Introduction to Blog

I launched the website and the Blog after having spoken to government officials, political analysts and security experts specializing in South Asian affairs from three continents. The feedback was uniformly consistent. The bottom line is that when Kashmiris are suffering and the world has its own set of priorities, we need to find ways to help each other. We must be realistic, go beyond polemics and demagoguery, and propose innovative ideas that will bring peace, justice and prosperity in all of Jammu and Kashmir.

The author had two reasons to create this blog. First, it was to address the question that was being asked repeatedly, especially, by journalists and other observers in the U.S., U.K., and Canada, inquiring whether the Kashmiri society was concerned about social, cultural and environmental challenges in the valley given that only political upheaval and violence were reported or highlighted by media.

Second, the author has covered the entire spectrum of societal issues and challenges facing Kashmiri people over an 8-year period with the exception of politics given that politics gets all the exposure at the expense of REAL CHALLENGES that will likely result in irreversible degradation in the quality of life and the standard of living for future generations of Kashmiris to come.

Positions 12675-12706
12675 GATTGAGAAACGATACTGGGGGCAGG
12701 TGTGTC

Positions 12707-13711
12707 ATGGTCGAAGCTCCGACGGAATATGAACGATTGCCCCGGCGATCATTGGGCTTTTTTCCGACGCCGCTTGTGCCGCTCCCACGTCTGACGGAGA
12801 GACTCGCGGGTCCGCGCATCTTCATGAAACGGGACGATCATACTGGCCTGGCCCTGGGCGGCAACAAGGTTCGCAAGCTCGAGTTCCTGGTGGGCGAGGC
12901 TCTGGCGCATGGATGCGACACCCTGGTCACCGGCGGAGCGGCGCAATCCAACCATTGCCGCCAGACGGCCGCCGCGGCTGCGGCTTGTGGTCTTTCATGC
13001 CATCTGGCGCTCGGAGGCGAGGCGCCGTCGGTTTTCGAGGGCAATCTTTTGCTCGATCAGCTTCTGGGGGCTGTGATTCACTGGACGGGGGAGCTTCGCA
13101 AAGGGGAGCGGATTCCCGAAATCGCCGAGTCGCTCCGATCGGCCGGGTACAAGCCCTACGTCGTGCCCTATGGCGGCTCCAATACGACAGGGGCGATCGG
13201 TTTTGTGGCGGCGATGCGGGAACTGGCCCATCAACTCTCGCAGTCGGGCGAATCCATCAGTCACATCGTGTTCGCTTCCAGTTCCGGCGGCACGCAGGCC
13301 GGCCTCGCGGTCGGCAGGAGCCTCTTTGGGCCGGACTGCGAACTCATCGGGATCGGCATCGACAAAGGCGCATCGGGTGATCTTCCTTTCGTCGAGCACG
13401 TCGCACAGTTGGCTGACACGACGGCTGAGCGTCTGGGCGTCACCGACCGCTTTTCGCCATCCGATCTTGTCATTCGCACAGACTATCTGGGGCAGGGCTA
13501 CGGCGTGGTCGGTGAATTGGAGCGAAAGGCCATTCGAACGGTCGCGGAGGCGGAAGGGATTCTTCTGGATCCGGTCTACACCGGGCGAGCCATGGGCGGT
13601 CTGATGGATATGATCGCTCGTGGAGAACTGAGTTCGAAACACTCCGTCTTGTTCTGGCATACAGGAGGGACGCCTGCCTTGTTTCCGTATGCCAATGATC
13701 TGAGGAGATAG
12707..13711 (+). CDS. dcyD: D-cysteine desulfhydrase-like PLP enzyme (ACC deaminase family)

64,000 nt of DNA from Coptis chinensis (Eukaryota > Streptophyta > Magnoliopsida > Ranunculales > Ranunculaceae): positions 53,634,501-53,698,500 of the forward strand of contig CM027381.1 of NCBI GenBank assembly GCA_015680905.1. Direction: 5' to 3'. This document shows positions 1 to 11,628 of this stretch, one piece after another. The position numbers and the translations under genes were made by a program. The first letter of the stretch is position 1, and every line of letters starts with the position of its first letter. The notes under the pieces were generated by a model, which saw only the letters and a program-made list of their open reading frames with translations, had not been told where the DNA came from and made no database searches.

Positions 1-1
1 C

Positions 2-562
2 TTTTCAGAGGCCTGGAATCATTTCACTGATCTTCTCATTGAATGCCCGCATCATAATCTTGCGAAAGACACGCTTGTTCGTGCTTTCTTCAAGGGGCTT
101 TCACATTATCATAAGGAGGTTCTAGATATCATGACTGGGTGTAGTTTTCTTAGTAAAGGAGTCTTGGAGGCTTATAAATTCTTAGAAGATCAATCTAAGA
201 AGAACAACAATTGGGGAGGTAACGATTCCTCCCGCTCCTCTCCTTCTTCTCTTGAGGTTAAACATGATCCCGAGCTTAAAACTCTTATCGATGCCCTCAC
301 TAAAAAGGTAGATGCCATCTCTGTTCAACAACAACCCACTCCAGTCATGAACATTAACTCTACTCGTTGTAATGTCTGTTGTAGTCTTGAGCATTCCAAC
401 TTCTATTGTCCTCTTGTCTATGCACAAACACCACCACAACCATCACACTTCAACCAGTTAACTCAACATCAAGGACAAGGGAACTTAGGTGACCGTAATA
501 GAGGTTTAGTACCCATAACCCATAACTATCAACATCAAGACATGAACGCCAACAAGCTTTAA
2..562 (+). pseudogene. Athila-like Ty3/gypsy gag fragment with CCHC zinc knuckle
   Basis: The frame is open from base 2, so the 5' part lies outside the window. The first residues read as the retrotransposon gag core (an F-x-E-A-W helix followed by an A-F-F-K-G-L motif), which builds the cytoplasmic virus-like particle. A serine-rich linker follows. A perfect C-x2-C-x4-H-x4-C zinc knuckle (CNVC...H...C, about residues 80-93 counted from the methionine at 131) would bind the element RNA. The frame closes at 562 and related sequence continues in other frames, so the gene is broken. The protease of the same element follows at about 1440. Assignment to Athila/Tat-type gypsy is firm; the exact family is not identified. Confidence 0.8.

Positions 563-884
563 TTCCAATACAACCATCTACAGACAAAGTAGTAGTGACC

The author stopped adding additional material to the Blog once it was felt that most, if not all, concerns, challenges and issues facing the Kashmiri society are cataloged in the Blog. There are over 1900 entries in the Blog and most commentaries include short biographical sketches of authors to bring readers close to the essence of Kashmir. Unfortunately, the 8-year assessment also indicates that neither Kashmiri civil society, nor intellectuals or political leadership have any inclination or enthusiasm in pursuing issues that do not coincide with their vested political agendas. What it means for the future of Kashmiri children and their children is unfathomable. But the evidence is all laid out.

This Blog is a reality check on Kashmir. It is a historical record of how Kashmir lost its way.

Vijay Sazawal, Ph.D.

Saturday, July 4, 2009

Exasperated Kashmir

Shujaat draws from experience to give some friendly advice. But are "vested interests" listening?

(Syed Rafiuddin Bukhari, 72, was born in Kreri in Baramulla District. He is the Editor-in-Chief of the Kashmir Media Group that publishes the English daily, Rising Kashmir, and soon-to-be launched Urdu daily, Bulund Kashmir. He had his early education in Sopore, Beerwah and then in Srinagar where from he got his post-graduate degree in English from the University of Jammu and Kashmir, and took up job as a teacher in higher education department. He taught English in various colleges in Kashmir took voluntary retirement in 1995 as Professor. Even though not a professional journalist by training, he has been extremely successful in the field, launching SANGARMAL, the first ever multi-coloured Kashmiri newspaper from Srinagar which is now in its fourth year. Later in 2008, he created the Kashmir Media Group. His interests are reading and writing and building value based institutions.)